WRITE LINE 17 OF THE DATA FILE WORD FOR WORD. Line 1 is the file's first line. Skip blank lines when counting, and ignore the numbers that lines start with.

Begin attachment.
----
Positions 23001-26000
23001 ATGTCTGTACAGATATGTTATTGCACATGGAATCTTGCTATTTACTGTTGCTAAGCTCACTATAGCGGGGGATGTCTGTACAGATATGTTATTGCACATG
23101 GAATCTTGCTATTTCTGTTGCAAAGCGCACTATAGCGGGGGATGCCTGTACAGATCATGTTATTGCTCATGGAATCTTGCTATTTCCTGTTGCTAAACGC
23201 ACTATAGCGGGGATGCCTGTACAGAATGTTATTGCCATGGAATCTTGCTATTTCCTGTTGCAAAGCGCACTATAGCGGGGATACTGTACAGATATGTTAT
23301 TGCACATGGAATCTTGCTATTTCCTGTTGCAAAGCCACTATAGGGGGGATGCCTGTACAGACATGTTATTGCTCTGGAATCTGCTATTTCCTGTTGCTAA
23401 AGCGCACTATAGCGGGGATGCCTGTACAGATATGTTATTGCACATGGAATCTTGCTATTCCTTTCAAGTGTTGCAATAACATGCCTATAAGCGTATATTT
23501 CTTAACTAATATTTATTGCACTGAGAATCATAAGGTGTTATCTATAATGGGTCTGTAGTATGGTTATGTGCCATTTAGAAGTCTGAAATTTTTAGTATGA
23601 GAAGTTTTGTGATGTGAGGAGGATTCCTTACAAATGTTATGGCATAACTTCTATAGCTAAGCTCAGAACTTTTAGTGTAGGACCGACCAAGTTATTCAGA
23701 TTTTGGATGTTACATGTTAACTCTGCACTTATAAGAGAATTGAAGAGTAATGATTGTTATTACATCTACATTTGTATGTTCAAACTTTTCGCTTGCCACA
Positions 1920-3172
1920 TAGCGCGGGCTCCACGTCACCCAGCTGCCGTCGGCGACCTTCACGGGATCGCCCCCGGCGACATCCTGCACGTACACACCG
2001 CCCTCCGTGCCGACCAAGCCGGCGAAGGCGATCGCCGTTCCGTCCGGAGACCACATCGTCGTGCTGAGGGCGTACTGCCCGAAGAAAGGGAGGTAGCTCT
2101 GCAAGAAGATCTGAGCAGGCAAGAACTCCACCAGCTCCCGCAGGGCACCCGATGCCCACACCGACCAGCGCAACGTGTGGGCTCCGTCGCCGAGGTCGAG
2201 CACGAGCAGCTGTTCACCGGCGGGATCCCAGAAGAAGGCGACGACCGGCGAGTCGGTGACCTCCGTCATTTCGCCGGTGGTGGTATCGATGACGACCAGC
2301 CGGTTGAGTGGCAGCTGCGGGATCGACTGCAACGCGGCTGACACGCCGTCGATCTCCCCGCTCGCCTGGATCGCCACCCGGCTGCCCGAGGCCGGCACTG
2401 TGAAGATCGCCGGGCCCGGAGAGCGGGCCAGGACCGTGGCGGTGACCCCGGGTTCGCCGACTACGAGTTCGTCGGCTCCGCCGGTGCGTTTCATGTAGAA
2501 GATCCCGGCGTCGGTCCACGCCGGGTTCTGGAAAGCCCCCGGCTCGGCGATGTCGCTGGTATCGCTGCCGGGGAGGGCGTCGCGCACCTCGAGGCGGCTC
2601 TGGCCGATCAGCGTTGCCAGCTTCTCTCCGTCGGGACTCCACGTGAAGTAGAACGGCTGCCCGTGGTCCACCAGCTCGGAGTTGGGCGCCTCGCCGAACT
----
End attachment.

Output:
2501 GATCCCGGCGTCGGTCCACGCCGGGTTCTGGAAAGCCCCCGGCTCGGCGATGTCGCTGGTATCGCTGCCGGGGAGGGCGTCGCGCACCTCGAGGCGGCTC